Mt. Kilimanjaro


1. Marangu Route (also called the ‘Coca Cola Route’) – 5-6 days
The main thing to remember about this route is that just because it is shorter than other routes, it doesn’t necessarily mean that it is the easiest one. In most cases, having a little bit more time for acclimatisation helps the climbers with reaching the top and having a more enjoyable experience.
On this route the climbers sleep in huts (instead of tents) which may be one of the reasons why this route is often mistook for the ‘easiest’ option.

2. Machame Route (also called the ‘Whiskey Route’) – 6-7 days
Whilst this route is often thought to be harder than Marangu Route, the proportion of trekkers reaching the summit via Machame Route is higher; this is mostly accredited to the longer time allowed for acclimatisation, but it could also simply mean that more of the experienced trekkers chose this route.
This particular route has become very popular in the recent years which contributed to slightly higher traffic but there are still plenty of time when you would be the only group in sight.
On this route you get to climb the Barranco Wall and take amazing pictures above the clouds.

3. Lemosho Route – 7-8 days
This is the longest official assent route at 29 miles (47km) and the 3rd most popular. The trail takes you through the remote and pristine forest of West Kilimanjaro – one of the reason why this route is often chosen by birdlife enthusiasts. There is also an option to visit the Shira Cathedral (useful for acclimatisation without a need for adding extra days to the trip). This route can be extended to 10 days and more side trips can be added; this trail provides a lot of flexibility depending on the time climbers have.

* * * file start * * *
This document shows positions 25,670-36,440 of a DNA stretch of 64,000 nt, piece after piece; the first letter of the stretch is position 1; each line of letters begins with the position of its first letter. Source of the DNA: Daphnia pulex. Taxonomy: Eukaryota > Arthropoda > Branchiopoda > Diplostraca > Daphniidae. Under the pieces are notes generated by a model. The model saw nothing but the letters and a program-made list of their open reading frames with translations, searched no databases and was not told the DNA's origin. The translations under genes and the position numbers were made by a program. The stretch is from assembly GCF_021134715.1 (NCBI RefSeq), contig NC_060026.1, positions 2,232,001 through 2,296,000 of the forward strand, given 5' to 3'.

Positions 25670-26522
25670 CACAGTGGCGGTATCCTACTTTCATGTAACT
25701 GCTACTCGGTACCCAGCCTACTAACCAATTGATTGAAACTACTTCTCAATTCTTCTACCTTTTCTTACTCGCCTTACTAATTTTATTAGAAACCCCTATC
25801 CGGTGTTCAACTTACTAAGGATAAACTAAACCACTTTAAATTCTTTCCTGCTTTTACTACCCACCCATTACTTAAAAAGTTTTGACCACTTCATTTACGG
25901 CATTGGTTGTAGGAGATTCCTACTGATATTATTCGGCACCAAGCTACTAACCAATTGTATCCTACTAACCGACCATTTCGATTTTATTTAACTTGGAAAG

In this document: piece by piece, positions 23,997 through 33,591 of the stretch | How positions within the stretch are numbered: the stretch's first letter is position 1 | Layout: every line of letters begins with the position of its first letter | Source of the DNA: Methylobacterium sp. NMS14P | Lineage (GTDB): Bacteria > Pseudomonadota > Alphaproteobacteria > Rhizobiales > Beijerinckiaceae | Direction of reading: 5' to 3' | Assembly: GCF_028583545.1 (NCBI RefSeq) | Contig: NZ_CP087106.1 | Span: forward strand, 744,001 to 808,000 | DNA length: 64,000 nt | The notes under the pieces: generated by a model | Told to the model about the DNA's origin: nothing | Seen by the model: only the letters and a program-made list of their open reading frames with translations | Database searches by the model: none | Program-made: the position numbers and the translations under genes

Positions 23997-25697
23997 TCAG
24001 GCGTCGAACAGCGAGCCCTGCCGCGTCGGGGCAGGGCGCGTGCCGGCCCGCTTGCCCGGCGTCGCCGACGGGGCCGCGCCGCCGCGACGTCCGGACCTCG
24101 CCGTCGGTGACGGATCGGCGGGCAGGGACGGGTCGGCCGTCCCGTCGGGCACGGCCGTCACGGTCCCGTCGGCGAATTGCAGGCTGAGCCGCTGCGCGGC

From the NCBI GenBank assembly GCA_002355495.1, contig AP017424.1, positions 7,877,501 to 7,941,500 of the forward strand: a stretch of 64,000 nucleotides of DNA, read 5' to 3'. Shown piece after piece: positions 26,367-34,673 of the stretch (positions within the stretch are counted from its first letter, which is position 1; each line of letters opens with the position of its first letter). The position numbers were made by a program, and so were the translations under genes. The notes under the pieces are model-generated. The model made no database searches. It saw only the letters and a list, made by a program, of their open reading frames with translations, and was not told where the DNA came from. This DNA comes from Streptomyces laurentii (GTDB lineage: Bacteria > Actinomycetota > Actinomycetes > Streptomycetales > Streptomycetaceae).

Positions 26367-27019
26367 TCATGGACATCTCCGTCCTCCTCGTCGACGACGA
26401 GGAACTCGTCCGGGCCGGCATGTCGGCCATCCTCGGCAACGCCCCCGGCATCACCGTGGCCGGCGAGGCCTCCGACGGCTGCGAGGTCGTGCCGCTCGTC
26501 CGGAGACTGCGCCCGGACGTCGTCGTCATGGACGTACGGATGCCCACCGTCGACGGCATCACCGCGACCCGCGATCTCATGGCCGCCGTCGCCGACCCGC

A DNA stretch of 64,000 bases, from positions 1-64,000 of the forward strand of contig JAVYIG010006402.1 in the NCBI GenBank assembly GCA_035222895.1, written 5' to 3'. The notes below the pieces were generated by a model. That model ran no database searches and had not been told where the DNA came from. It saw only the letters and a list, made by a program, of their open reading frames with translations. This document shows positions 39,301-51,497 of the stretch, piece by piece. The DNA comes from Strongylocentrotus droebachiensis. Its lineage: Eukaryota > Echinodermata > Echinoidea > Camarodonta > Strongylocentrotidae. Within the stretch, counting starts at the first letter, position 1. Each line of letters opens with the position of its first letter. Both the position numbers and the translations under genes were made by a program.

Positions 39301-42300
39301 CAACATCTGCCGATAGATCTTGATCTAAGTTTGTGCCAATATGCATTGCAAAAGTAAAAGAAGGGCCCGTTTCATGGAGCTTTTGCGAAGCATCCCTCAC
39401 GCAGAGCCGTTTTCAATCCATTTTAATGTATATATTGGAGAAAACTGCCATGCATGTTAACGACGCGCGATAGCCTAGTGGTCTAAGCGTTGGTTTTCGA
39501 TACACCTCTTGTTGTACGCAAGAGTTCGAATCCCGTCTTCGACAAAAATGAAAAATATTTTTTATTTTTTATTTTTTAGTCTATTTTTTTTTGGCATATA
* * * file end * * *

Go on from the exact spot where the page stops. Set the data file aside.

One thing to keep in mind is that Lemosho route is thought to be the wettest.

4. The Rongai Route – 6 days
The only Route ascending Kilimanjaro from the northeast. It is mainly chosen for the possibility of seeing the wildlife (I.e. Colobus Monkey) along the way, due to its proximity to Amboselli (one of Kenya’s national parks). It starts near the Kenyan border and the time as well as the cost of getting there will be a little higher than in case of Marangu or Machame routes.
By spending the last night at Mawenzi Tarn Hut you will get the opportunity to admire incredible views but also the chance to walk across the Saddle (favourite part of the mountain for many climbers) the following day.

5. Umbwe Route – 5-6 days
This is the shortest (24.7km) but steepest and hardest route on Kilimanjaro but still not a technical climb. Very demanding though. The trekkers are rewarded for undertaking such gruelling trail with breathtaking views and solitude as this is the quietest route on the mountain, especially if you chose the way to the summit via Western Breach instead of the much busier route via Barranco Wall. Some call this trail the Kilimanjaro’s best kept secret. Be warned – this is the riskiest of the routes on the mountain.

6. Northern Circuit – 9 days
This is the newest official route on Kilimanjaro and one with highest success rate (mainly due to the longer time allowed for acclimatisation). For the first few days this route follows the Lemosho trail, then separating after Shira Camp 2 when you will circle around to the mountain’s northern slopes, crossing them to the east. Because the northern side of Kili is more remote, there is also less traffic on that route. This route is the best for ‘walk high, sleep low’ – again for best possible acclimatisation and therefore increasing the chances of reaching the summit.




Itinerary is customizable to a valid extent.